When you can buy a Raspberry Pi for £20 or thereabouts, it seems entirely reasonable to me that we should have equipment which is reconfigurable, basically a dumb tuner connected to an ADC (because there's no real reason to change those) and a multipurpose computer. Then you'd have some combination of built in software and hardware codecs (as per the Pi example, MPEG-2, VC-1, H.264) and some external interface to shovel a bitstream to in case of a more modern codec which can't be handled by the hardware because of aged hardware. Better yet, make it USB so we can use the same modules on PCs for maximum compatibility. I'm not suggesting manufacturers just flog some sort of Pi + tuner dongle + Kodi HTPC package, of course not, but can't we have some sort of expandable standard which won't get left in the dust before it's even launched?

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AMD looks at sinking sales, gulps: It's worse than we thought

Shinku

Re: Try to stop relying on Microsoft

Also forgot to add that regarding Microsoft, for general purpose everyday computing who needs x86 if not for Windows? Sure, that badass i7 rig with the tri-SLI GPUs and 2TB worth of SSDs is great and all, whatever OS you choose to put on it, but for everyone who doesn't need that class of hardware there's really nothing wrong with a half-decent ARM SoC as long as you have a suitably usable OS and app selection. So with that in mind I think if the trend is towards embedded/low end "just let me do stuff" type devices then x86 has a very, very grim outlook without Microsoft. AMD's recent work with ARM stuff seems like a very smart addition to its stable of tech and I hope it serves them well if x86 does eventually start circling the plughole, I'd like to think it could provide them something of a life raft to jump on whilst Intel continues to try and shrink x86 to compete.

I was hoping for more from WinRT, because the idea of a low power ARM laptop which retained source compatibility with Windows was an attractive one, but alas, t'was not to be, not in terms of desktop apps anyway. There's universal apps and whatnot, but Android already fills my need for big fullscreen poke-friendly apps and there's more choice, so if Microsoft want to continue to offer something non-x86y then they'll have to step it up.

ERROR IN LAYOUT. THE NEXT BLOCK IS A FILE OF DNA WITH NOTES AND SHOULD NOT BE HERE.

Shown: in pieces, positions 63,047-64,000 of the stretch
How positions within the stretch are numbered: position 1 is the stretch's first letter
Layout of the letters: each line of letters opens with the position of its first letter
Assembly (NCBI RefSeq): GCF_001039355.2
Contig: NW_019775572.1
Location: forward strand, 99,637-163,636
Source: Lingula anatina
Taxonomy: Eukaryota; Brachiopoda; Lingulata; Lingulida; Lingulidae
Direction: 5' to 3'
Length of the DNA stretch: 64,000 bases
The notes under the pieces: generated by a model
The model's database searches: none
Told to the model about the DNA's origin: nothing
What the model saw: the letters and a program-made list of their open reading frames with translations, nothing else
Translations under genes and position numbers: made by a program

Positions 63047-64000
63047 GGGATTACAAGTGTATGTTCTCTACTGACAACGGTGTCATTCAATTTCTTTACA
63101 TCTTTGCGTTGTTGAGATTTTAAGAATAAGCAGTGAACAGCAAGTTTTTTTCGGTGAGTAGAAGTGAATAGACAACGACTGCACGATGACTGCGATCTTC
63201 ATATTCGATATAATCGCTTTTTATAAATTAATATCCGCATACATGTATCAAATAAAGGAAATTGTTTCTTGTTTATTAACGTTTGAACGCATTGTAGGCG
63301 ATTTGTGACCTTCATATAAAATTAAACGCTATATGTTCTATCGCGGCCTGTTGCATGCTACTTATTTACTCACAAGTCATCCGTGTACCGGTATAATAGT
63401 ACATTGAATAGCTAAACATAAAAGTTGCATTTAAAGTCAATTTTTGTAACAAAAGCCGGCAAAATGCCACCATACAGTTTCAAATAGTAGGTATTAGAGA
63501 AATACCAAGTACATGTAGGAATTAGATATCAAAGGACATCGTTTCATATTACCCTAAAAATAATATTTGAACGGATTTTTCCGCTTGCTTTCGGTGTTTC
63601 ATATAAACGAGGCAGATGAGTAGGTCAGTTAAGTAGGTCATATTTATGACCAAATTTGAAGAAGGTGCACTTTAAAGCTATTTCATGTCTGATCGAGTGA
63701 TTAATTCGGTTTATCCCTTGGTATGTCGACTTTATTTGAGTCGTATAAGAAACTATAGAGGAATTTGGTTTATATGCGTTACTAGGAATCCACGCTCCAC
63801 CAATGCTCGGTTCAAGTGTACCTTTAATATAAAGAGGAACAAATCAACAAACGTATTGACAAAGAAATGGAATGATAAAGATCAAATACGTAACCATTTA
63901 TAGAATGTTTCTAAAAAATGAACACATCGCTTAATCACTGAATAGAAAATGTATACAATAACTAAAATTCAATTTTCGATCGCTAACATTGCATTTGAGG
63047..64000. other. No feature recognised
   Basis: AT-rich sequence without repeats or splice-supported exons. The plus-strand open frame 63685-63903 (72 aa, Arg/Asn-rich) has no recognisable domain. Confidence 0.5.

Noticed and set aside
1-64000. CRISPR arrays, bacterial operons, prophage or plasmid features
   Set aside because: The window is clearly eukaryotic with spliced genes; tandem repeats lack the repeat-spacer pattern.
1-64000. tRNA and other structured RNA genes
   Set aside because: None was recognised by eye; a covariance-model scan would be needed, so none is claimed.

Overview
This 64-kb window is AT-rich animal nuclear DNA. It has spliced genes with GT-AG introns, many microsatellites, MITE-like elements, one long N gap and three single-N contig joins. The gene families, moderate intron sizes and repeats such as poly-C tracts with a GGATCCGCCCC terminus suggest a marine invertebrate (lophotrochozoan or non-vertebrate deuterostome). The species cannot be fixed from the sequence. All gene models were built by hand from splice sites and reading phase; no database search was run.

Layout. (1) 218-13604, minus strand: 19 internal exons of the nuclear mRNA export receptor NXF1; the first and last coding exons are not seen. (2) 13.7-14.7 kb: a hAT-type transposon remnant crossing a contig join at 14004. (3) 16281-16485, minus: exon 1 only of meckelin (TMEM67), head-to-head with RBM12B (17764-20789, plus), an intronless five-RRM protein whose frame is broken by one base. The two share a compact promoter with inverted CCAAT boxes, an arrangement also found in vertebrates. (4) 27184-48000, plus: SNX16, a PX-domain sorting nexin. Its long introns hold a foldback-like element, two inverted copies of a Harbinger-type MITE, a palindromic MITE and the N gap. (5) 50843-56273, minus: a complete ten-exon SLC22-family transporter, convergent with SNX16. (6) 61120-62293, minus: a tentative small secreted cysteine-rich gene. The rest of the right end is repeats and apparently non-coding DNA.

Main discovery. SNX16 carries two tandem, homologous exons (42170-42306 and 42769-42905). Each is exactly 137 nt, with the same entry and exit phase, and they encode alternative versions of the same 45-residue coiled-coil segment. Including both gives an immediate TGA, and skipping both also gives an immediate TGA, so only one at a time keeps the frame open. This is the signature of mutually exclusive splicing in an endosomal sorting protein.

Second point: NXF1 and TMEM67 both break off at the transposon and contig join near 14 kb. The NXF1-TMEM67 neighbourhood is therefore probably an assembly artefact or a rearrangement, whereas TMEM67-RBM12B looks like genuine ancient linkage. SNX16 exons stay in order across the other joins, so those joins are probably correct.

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Shinku

Re: Try to stop relying on Microsoft

I think you make a good point, how many people are left who a) want a full Wintel machine, and b) don't already have one which meets their performance requirements? It's difficult to find a truly crap PC these days, even a £50 Intel-powered Windows tablet is arguably "good enough" for your average YouTube-and-Facebooker and even for some beyond that, but so is an ARM Android tablet or phone if you don't need legacy compatibility. Even in the case of gaming there are plenty of people content with consoles, machines which by design are out of date before they even hit the shelves and lag further and further behind gaming PCs by the second. There's clearly more to buying decisions than "I want all all the MHz!" and some companies (Apple, for example) don't even bother to list half the specs because they don't expect their users to care how many googleflops or petathingies are inside the box.

There will always be those of us who want expandability, raw power and "because I can" functionality, but I'd have to grudgingly admit that there's an awful lot more people who just want "I don't care, just give me something that works". I'd rather not admit that, because the idea of "post-PC"/"mobile-first"/"nobody gives a damn if it's all glued together" makes me want to do bad things to the people who vomit forth those words without consideration for the power users and the people who's jobs it is to create the media and apps consumed by owners of content-slurping devices. Trouble is, there's some truth to it, and most people don't need a full ATX tower with upgradeable everything and top whack parts.